The silver birch, now leafless stands.
I can entice - I will entice them back.

I wait and watch the hanging feeder, and think
What I will say to even one, should it return. I think of Julie
And I ponder on what food will bring her spirit back,
Or whether now it's not too late for me to feed it.

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The seeds of this poem came to me as I sat in the empty classroom at the end of my last English class on the last day of my life as a teacher.

Sir's Last Day - by Joe Buckley

He sits in Timmy Kelly's chair that's near the back.
The dust bits settle in the sunlit classroom,
Empty now of over twenty years of boisterous boys.
He sees, as if for the first time, (but really for the last!)
The glossed block walls, the blemished whiteboard.
He eyes the bulging press, mute archive of the years.
Like Heaney's bog, the further in and down one goes,
The closer to the start, that's eight and thirty years before.

He eases down his guard at last and memories seep back.
He wonders could he gather from the silent air the echoes
Of the words, the well-turned phrases, apt allusions
That down the years had kept them rapt, or tame at least -
Words dull or tarnished, words polished and new -
Words, the rich coinage in the commerce of the classroom.

He listens, but only hears the voices of the boys:
Sir, why do we have to do this?
Sir, this poem is wrecking me head.
Sir, Murphy was doing it too. How come he doesn't have detention?
Sir, I already have detention tomorrow.
Sir, my journal is lost.
Sir, my journal isn't lost. I just can't find it.
Sir, my journal is under me Mum's bed.
Sir, Dempsey threw my journal in the cistern.
Sir, I forgot to take my tablets.
Sir, there's a picture drawn on the seat of my chair. (Between my legs)
Sir, does Mr. Wilson fancy Miss Murphy?
(And from the back:) Does Mr. Clancy fancy Mr. Breen?
(McCabe, which part of 'No' do you not understand?) The 'O', sir.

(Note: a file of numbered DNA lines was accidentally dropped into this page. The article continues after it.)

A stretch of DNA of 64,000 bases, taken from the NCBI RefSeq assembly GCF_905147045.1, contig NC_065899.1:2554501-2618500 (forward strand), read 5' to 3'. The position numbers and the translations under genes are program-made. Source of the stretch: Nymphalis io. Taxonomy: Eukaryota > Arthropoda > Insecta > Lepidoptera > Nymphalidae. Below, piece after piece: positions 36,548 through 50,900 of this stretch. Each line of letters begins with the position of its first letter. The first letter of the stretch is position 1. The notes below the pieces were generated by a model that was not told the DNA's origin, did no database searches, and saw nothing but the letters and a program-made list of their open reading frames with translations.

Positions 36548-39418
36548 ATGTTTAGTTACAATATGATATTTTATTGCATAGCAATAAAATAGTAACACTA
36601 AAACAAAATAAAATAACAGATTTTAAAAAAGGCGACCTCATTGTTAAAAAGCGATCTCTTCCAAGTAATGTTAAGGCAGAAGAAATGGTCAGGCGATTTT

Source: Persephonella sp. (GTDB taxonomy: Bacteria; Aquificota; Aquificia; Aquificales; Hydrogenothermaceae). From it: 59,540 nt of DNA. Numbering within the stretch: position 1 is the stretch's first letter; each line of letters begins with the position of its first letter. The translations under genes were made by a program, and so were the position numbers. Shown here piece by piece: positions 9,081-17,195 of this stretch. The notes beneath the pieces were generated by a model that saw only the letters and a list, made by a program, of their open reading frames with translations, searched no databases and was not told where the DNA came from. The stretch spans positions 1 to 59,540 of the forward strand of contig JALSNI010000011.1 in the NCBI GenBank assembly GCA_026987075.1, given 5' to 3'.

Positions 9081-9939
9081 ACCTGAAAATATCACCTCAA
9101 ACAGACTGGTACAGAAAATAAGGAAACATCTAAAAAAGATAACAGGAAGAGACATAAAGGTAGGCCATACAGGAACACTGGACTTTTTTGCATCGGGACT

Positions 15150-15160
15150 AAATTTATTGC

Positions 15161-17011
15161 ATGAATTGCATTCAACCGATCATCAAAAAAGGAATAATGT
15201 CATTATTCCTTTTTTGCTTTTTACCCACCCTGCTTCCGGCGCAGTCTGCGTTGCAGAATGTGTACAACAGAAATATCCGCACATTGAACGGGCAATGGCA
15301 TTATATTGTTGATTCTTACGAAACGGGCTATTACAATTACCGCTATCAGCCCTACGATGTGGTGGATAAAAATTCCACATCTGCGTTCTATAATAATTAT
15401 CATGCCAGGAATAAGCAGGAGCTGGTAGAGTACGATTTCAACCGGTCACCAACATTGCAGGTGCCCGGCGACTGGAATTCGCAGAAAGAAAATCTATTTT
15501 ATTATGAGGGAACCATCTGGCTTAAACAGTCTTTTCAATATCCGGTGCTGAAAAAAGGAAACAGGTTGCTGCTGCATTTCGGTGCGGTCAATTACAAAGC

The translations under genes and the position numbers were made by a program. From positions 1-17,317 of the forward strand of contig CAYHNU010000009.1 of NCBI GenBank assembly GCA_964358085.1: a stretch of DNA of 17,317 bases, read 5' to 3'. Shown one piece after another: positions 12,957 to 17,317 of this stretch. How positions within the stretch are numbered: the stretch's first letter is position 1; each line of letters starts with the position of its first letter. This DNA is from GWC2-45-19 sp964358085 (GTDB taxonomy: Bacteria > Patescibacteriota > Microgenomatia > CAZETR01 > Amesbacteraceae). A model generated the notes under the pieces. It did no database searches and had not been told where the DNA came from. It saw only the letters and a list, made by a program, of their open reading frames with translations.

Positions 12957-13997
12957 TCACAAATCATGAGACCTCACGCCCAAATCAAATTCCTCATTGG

(Moran, is it alright if I continue?) No, Sir… Well, alright, Sir.
Sir, Scully called me a heterosexual and I called him one back.
Sir, I lost my bus fare. I'll pay you back tomorrow.
Sir, I didn't think she'd hear it, sir. It's not fair. An' anyway, she hates me.
Oh yeah! Sir, I think I have it now!
Sir, will you miss us?

The class card reads:
'Sir, thanks for the memories and the laughs.'
'Sir, enjoy yourself in the old folks home!'
'Sir, thanks for all the years of English.'
'Sir, I'll miss you - with all my heart and soul, you big hippie!'
'Goodbye, old man. See you in the pub!'

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In 1977 Jupiter, Saturn, Uranus and Neptune were all on one side of the sun, an event that happens once in 175 years, so the Americans sent two space probes, Voyager 1 and 2, to visit them. It took Voyager 2 twelve years to reach Neptune, It sent back huge amounts of information about these giant planets. Then it headed out into deep space. It is still moving away from us into that vast emptiness. In a million years time, it will probably still be flying. It is never coming back.

Space Probe - by Joe Buckley

Lost in insubstantial darkness,
The space probe journeys, journeys on.
No light reflects from polished metal
Pocked by pristine particles unseen.
No ear can hear its lonely music
Wafting through this vast and silent void;
Distanced by light years from its origins
Its home of heat and fields of green,
And hands of flesh and blood, and hearts
That have, unlike itself, a million years before,
Found journey's end.